Discrimination Affects Everyone

This guest blog was written by Jennifer R. Resetar. This is Jennifer's third guest post on the WheelchairPride Blog. In this post Jennifer discusses how,

Discrimination Affects Everyone

Before I begin my blog, I would like to say that Mid Florida Tech is in no way at fault for the incident of discrimination described below. In fact, they had a sign posted by the instigator of the incident removed after I reported the incident.

When you think of discrimination, do you think of the 1940s-1960s when African Americans and Caucasians were segregated? Discrimination did not end with segregation ending. It is still a part of our lives even now in the 21st century, the age of iPADs, iPhones, and other modern pieces of our culture. It does not just extend to race or disability or sexual orientation. I would like to share an incident of discrimination that happened to me recently.

On St. Patrick’s Day; March 17, 2011, I was at school, exploring a building I did not know yet before class when I discovered a sign posted by AT&T announcing a job offer. The sign stated that no experience was required for a costumer service position and two other positions listed. There was a phone number belonging to a lady named Brittany. I decided to call the number and was answered by a lady named Mindy. I told her I had found the sign posted in Mid Florida Tech.

“Would you like to set something up with one of our hiring managers?” Mindy asked me.
“Yes, but first, I need to know exactly where you are. I use public transportation,” I replied. This is where it all started.
“Oh, I’m sorry. We cannot hire you unless you have your own vehicle. You must have reliable transportation,” Mindy said.
This incident did not involve my disability in any way, it involved my means of transportation.

My Ride

The transportation that I use is the LYNX buses of Orlando, Florida. Many able bodied people including people in business suits, young and expectant mothers and children use these buses as their means of transportation. The buses are also wheelchair accessible with lifts built into the steps leading onto the bus. Some newer models display things in the form of a ticker such as when a bus is approaching a bus stop that transfers to other buses for the hearing impaired and it calls out these stops as well and it also calls out when someone has pulled for a stop by saying “Stop requested”.

As I have mentioned in earlier blog posts, I have Cerebral palsy and due to this condition, I can not drive and I will never own my own vehicle. Therefore, AT&T’s policy is a form of discrimination because by excluding people who use public transportation many people with disabilities like myself are excluded from working there.

Based on this information, AT&T could have discriminated against a number of students at Mid Florida Tech because there are a large number that use the same transportation that I use. I dealt with this incident by reporting it to Mid Florida Tech’s Dean of Students and returned the next day to find the sign removed before I could get a picture of it. The twist to this entire incident is that AT&T also happens to be my phone provider. Mindy did not know this. I did attempt to contact AT&T about this incident that afternoon but, unfortunately, I have not heard back from them.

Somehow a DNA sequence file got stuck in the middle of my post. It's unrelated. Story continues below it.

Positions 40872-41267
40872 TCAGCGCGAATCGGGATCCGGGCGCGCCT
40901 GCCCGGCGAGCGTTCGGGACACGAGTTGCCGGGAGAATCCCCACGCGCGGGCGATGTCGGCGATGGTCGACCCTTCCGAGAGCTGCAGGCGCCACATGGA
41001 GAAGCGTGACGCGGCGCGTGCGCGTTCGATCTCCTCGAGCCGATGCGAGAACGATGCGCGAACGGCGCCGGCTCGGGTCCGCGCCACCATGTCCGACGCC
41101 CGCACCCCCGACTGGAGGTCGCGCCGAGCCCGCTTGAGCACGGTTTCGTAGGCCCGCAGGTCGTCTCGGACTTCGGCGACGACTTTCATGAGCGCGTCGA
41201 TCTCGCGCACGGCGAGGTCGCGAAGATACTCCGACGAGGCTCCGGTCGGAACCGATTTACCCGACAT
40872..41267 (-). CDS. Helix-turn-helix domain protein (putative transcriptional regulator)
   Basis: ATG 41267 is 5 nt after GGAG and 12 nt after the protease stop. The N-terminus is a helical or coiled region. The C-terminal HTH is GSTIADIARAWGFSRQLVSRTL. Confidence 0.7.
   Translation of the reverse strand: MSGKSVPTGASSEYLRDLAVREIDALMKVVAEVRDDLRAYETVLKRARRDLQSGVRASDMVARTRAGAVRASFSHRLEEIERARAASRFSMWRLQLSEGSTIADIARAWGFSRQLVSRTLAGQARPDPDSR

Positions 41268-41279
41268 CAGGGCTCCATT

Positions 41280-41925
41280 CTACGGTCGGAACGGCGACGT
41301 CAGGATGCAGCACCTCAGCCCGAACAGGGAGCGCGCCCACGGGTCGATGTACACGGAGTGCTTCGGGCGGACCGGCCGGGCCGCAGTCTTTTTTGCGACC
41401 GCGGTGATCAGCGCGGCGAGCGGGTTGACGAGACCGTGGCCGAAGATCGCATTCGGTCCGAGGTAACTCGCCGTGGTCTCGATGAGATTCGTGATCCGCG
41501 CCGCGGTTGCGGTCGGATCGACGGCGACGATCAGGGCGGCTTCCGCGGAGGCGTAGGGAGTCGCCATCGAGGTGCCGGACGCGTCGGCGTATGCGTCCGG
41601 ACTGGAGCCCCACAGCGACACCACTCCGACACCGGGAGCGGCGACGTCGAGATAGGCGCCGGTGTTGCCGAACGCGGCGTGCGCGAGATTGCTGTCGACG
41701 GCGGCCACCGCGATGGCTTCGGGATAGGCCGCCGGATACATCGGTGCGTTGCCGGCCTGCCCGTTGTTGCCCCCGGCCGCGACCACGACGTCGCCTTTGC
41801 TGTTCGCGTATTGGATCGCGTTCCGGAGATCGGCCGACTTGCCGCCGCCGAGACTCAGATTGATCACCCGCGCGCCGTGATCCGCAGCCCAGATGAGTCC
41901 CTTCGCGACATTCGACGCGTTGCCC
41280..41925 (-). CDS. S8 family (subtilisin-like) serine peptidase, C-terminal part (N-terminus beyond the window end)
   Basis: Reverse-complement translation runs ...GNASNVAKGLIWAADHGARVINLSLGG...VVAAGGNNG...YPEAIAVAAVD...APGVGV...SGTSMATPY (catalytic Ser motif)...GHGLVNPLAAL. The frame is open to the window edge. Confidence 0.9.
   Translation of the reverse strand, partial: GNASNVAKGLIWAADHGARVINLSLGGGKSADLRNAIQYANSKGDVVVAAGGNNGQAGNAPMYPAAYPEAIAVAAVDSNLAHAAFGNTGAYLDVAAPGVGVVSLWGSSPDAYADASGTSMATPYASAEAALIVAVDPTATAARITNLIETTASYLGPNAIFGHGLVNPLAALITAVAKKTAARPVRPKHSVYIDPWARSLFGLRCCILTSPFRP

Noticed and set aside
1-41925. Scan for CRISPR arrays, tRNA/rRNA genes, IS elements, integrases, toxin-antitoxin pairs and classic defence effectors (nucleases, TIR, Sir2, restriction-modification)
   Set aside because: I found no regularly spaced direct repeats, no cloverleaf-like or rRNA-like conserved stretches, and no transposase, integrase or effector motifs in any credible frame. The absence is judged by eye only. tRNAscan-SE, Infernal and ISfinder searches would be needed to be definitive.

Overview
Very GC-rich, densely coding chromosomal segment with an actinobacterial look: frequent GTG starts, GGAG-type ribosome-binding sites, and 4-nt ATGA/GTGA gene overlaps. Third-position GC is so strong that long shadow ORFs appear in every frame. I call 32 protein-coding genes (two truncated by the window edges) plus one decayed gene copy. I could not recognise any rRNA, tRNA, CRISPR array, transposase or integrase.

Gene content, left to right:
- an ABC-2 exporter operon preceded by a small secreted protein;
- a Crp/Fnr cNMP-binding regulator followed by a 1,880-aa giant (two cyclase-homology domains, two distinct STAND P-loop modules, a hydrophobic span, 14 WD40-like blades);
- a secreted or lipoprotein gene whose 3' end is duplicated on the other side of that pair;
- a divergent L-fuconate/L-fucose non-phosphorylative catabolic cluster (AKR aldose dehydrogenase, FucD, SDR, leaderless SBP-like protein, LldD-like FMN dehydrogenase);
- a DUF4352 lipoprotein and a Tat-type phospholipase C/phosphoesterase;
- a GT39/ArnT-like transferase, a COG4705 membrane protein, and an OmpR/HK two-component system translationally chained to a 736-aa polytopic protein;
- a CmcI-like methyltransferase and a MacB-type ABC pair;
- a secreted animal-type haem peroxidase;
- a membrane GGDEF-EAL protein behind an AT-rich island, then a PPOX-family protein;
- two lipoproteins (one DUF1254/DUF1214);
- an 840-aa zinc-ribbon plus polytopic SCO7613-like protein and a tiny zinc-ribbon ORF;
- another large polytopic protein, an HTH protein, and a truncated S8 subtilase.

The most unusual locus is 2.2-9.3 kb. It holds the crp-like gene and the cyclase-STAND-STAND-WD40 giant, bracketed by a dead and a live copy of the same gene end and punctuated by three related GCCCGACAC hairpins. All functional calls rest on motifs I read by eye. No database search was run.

As this incident shows, discrimination can happen to anyone, anywhere. It is a sad epidemic, much like that of bullying for children. In fact, I believe that the two are very similar. The only difference is, that children don’t really know any better until they’re old enough to understand the differences that people have, whereas adults should already know that everyone is different, or may use a different form of transportation to reach their destinations. What would they say for instance, if someone told them that they live close enough to where they can ride a bicycle to work? Will AT&T still say no? What if someone walks to work? We may never know the answers to these two questions, but now we know that if you live in Orlando and use LYNX to get where you need to go, AT&T will not want you on their staff. I am not trying to bash them in any way, but I wish the people that made this decision would open their eyes to the other forms of transportation out there other than cars and motorcycles. Mindy may not have had a say in that decision and must’ve just been stuck with the job of being the bearer of bad news; I may never know.

If you have been discriminated against for any reason, please, do not hesitate to tell someone. It is wrong and if the person who discriminated against you can see that what they did is wrong, it may be one less person in the world who will discriminate against another human being.If we can stop this epidemic, that will be one less thing we have to worry about in this world full of tough times and war.


I would like to thank Jennifer for her blog post. Read more about the subject of disability discrimination.


  1. Nice article, but I wonder if you're giving AT&T too much credit. You mentioned having cerebral palsy, as I do. Is it possible your speech made your disability apparent? Perhaps the use of public transportation was just an excuse to deny you an interview because of your disability. I also wonder if the request to know exactly where they are because you use public transportation was an indicator of a disability. I admit this is less likely, but it's possible.

  2. Rob, many people use public transportation. My friend Mari for instance uses it but is in no way disabled. I believe what AT&T did could have happened to anyone. I did not want to come off as totally bashing AT&T but I wanted them to see that for a costumer service position it should not matter if you have your own car or not as the position requires you to work at their office and not out in the field. Thank you for your comment.


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